We spent a fair amount of the day in the company of French parents and their children--all of them strangers to us but all the more instructive thereby as an opportunity for observation. There were two venues--one a fairly upscale restaurant peopled by Parisian families in Sunday dinner mode. The other was the marionette theatre in the Luxembourg Gardens.
The marionette show was programmed for children, so no surprise we'd find a lot of kids there. The restaurant--just say it seemed as if there were some sort of rule that you couldn't enjoy a Sunday dinner with your kinfolks unless you brought along s selection of five-to-eight year olds. Still the main point is that in each place, the kids were fine. They did kid things: they giggled; they squirmed; they ordered hot dogs and (French?) fried potatoes. But not one of them threw a tantrum, or otherwise morphed into a public nuisance. The attitude throughout was one of easy conviviality.
All of which confirms a prejudice of mine: the French are at their most attractive when dealing with their kids. We all know that the English bully their kids (or simply ship them out, which may be the same); the Italians are bullied by theirs (remember the punch line, "he thinks she's a virgin and she thinks he's God). But the French seem to have figured out how to develop just the right kind of rapport to keep the kids engaged and yet not out of line. My friend Rusty asks: they treat them like adults? No, not exactly. They treat them like kids, but like kids who deserve to be taken seriously. My friend Kenny used to say that all he knew about life he learned in kindergarten, although that he learned it as a teacher, not a student. Which is, he said, they want attention, security and reassurance. Which amounts, perhaps, to saying that you treat them like adults who happen to be kids.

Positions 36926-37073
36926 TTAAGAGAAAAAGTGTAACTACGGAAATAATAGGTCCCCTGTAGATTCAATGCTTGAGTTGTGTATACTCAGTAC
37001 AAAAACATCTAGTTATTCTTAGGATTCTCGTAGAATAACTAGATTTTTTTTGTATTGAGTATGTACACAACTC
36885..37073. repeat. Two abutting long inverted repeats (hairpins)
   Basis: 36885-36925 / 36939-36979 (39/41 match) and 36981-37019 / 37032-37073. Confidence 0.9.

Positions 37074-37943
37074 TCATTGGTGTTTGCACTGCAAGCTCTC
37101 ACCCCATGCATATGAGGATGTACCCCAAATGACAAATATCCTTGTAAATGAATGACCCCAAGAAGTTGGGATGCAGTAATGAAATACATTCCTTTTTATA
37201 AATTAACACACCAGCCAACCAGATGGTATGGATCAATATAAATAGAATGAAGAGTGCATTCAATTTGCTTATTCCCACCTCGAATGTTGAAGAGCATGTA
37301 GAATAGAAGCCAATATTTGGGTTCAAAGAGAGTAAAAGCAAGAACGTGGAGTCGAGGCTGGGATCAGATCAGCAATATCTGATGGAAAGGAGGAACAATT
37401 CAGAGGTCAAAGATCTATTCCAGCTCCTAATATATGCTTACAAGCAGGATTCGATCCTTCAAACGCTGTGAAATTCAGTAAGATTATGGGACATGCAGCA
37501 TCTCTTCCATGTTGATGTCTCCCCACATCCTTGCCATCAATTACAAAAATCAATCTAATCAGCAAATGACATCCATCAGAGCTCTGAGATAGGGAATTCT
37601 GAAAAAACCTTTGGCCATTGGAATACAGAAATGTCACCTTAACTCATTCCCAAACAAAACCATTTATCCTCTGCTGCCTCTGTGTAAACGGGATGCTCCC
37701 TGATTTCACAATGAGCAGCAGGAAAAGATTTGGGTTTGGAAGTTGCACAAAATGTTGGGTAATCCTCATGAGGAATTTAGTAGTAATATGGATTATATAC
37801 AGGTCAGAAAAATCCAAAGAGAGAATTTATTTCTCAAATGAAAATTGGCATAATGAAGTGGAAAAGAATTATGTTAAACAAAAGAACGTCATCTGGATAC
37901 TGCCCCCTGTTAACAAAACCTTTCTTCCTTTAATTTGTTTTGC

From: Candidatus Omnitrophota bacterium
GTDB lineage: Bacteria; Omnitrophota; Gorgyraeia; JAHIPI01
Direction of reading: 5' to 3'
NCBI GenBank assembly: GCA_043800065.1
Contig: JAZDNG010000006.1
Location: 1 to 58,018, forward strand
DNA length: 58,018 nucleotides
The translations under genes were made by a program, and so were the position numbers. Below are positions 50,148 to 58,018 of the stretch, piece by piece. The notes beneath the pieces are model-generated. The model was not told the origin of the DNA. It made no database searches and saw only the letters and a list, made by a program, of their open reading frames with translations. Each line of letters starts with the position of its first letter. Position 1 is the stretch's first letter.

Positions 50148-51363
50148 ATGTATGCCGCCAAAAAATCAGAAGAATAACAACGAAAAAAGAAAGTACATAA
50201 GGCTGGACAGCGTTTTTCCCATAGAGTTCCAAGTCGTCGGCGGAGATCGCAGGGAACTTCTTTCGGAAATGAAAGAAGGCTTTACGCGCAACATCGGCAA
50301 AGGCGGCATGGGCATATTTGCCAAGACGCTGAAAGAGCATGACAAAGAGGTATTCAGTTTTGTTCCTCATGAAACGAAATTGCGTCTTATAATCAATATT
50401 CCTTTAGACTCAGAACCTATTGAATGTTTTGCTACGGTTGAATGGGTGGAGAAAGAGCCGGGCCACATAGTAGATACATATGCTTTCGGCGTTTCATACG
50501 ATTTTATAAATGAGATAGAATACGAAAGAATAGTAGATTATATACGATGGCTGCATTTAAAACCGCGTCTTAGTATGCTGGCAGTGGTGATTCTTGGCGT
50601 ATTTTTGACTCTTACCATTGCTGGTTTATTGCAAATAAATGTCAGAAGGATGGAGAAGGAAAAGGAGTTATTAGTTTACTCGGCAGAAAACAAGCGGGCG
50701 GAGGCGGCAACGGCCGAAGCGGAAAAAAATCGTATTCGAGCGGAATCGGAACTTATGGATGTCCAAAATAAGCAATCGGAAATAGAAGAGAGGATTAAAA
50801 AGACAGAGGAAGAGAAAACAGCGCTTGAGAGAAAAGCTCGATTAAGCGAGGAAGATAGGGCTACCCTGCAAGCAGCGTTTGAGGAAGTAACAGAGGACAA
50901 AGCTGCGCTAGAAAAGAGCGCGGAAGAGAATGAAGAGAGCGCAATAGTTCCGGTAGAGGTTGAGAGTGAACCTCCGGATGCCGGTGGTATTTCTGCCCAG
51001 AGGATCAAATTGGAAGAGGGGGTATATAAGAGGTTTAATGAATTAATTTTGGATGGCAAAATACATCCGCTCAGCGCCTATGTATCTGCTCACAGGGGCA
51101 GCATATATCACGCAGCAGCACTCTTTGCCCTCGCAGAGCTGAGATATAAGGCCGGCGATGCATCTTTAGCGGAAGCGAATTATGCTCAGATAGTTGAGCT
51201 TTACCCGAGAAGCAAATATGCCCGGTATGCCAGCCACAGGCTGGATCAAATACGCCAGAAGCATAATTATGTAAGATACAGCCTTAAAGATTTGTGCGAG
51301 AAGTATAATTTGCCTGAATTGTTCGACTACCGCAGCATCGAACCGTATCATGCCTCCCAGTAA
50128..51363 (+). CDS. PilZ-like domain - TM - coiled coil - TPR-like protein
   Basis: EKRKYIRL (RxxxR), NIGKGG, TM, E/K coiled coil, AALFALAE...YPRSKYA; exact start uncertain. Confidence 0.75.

It's an odd kind of irony when you consider how beastly the French can be to each other in moments of national crisis (except, in fairness, they really don't seem to have had a moment of national crisis for quite some time). But it's a start. And it makes for a pleasant ambiance in which to idle away a Sunday.